This past Saturday was the best day of the year…the best day for me as a person in recovery and a music lover. HazelFest! I used to seek comfort from the bottle (I think that’s a song lyric), and never did I find it. Now there are places I can go to feel that comfort: they take me to a place where I can just be, kind of like this music festival.
Since 2013, Hazelden has put on a music festival that prohibits any drugs or alcohol. It’s the one time I can let my guard down at a live music event. I get to focus on the artists, enjoy the scenery, and celebrate being in the present moment instead of worrying about beer being spilled on me, getting stepped on by a drunk person, or worrying about people passing out.
This sixth year was one of the best despite the precipitation in the air. The music is what I get most excited about, but there are also speakers, vendors, food trucks, and family activities making it a fun day for the entire family.
Reflecting on the gift of recovery, there is a program I follow that protects my sobriety. There is maintenance required, and certain elements that I cannot ignore. Music has always been one of my loves and, as I wrote about how I had to put music on hold in my early sobriety, a year later I think about how music sustains me on my path of recovery. This weekend as I listened to different sounds in the drizzling rain, each of the artists demonstrated these elements.
It was Davina and the Vagabonds’ fourth time playing at the festival, and they brought sunshine to the field with their music and banter — not to mention that Davina donned a bright yellow dress and headwrap. With each jazzy number, it became evident that Davina Sowers represented light. The New Orleans beats and Sowers’s buoyant voice created an uptempo set that had couples swing-dancing and kids running around the wet grass.
Part of what makes this day special is being with others who have experienced the darkness of addiction. Davina shared with us a song entitled “Deep End.” She prefaced it by saying she wrote this song on the floor of a shower when she was on tour and couldn’t get out of a sad spell. “Let’s go drop off/ let’s run and hide/ Hold your breath/ forget the rest/ please let me go.”
We addicts know this feeling, so well. Part of my recovery is to recognize that things aren’t as serious as I make them. Finding the light in situations, people, whatever it may be is a regular practice for me. So when Davina and the Vagabonds upped the beat with a song entitled “Sunshine” (“Nothing’s ever gonna bring me down/ my smile is finally here to stay”), it made even the cloudy day seem bright.
Another daily piece of my recovery is finding calm. There is a lot of anxiety and fear running around my head and when I need to find calm, it’s usually in the form of music. The Cactus Blossoms’ performance created a sense of calm that it was surreal. They thanked us for “listening in the drizzle,” and then played an hourlong set of slow, melodious, almost hypnotizing songs. Their sibling harmonies filing the field made me forget that it was even drizzling. Even when they rocked Waylon Jennings’s “Only Daddy That’ll Walk the Line,” it still felt calm. They’re are now on my playlist of music that takes from a frenzy to a resting place.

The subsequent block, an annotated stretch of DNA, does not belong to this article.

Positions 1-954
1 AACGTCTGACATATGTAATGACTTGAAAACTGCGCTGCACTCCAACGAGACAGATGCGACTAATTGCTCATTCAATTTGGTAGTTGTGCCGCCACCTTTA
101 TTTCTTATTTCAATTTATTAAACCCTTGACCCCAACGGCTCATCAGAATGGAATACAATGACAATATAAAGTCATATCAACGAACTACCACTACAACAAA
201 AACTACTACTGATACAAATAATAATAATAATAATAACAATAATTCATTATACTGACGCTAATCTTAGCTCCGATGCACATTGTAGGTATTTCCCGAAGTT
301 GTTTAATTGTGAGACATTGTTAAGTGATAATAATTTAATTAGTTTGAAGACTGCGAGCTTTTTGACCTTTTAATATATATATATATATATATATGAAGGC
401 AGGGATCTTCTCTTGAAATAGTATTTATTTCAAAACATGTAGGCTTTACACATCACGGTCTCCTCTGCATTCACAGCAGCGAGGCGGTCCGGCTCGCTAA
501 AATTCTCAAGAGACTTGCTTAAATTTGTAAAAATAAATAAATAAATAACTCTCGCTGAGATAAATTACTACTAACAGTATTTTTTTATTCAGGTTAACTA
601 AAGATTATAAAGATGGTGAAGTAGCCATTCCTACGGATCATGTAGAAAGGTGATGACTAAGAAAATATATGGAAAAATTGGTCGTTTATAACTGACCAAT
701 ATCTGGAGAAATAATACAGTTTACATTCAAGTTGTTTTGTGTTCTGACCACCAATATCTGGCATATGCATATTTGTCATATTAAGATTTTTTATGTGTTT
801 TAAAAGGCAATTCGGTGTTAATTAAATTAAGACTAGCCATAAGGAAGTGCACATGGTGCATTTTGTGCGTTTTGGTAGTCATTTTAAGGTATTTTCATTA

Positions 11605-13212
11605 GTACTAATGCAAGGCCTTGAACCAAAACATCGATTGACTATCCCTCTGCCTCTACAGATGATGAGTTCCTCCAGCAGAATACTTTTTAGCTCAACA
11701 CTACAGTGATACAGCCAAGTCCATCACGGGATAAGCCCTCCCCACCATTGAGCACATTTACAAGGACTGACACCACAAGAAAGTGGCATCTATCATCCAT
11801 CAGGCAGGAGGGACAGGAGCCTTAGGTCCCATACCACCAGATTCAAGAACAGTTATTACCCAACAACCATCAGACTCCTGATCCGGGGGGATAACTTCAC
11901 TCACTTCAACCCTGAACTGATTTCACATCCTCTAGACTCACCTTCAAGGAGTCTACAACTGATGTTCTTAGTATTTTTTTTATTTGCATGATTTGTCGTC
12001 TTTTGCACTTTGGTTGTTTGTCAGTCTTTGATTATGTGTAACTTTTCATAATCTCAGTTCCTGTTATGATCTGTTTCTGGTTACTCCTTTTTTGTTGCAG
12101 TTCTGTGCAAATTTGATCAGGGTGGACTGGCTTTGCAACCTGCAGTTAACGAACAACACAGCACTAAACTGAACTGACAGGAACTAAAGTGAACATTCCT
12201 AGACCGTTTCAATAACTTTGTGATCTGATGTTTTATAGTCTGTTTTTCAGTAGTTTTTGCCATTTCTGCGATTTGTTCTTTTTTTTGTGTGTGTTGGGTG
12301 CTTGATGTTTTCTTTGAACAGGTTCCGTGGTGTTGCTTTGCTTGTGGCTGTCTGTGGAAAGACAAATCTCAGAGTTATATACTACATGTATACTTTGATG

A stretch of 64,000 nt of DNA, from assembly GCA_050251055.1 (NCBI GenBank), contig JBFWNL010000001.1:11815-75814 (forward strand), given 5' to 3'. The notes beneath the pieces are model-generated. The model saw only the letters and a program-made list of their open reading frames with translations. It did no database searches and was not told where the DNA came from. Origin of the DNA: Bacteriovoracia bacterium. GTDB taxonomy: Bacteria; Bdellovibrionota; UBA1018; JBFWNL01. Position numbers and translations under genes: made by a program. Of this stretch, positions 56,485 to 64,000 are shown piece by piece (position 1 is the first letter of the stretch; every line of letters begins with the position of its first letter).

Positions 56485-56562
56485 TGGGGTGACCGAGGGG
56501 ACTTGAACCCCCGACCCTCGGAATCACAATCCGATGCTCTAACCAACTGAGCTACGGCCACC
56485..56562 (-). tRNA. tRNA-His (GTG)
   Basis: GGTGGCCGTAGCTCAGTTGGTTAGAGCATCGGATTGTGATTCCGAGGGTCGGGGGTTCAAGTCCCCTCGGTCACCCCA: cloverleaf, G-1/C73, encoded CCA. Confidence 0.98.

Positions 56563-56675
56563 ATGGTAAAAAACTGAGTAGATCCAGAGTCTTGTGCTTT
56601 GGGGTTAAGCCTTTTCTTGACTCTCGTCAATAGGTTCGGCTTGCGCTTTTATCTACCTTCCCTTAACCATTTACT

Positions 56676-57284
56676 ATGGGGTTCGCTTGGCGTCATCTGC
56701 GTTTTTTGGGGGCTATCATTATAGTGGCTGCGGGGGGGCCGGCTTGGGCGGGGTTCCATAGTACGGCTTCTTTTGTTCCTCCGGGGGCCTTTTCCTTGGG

Comfort: I seek and I need it in my recovery. Not necessarily big fluffy pajamas and feng shui in my house, but a place I can go to rest, a safe place. There are some artists who provide comfort to me; the moment I hear their voice, I know things are going to be okay. One of those artists is Chastity Brown. The first song in her set was “Drive Slow,” and she spoke about how songs keep teaching us things. She played several songs from her most recent album, Silhouette of Sirens. She told the audience that “mental strength and stability has always waxed and waned for me.” Brown ended her set with cover of “Baltimore,” written by Randy Newman and made famous by Nina Simone.
As the roadies set up the stage for the headliner Brother Ali, the clouds began to part, and the sun peeked its way out just in time to set. To be perfectly honest, I was not familiar with Brother Ali’s work. The second he came on stage he blew my expectations out of the water. His lyrics, his delivery, his presence was undeniably moving. This was the first time a swarm of people stood near the stage as he rapped “Own Light (What Hearts Are For)”: “You ain’t got to get me lit, I got my own light,” sending the most positive message to us all. “I admire what you’re doing,” he said. “I’m very honored to be here and I’m here to serve you.”
If I am not honest with myself or about myself, that becomes a slippery slope. I love the way that Brother Ali documents his journey towards personal acceptance through his rhymes. He’s honest about himself and his journey through this world.
Other artists who performed included MaLLy and Communist Daughter. Each of these musicians have the power to evoke what I need to stay sober: light, calm, comfort, and honesty. This festival epitomizes what music brings to my recovery game.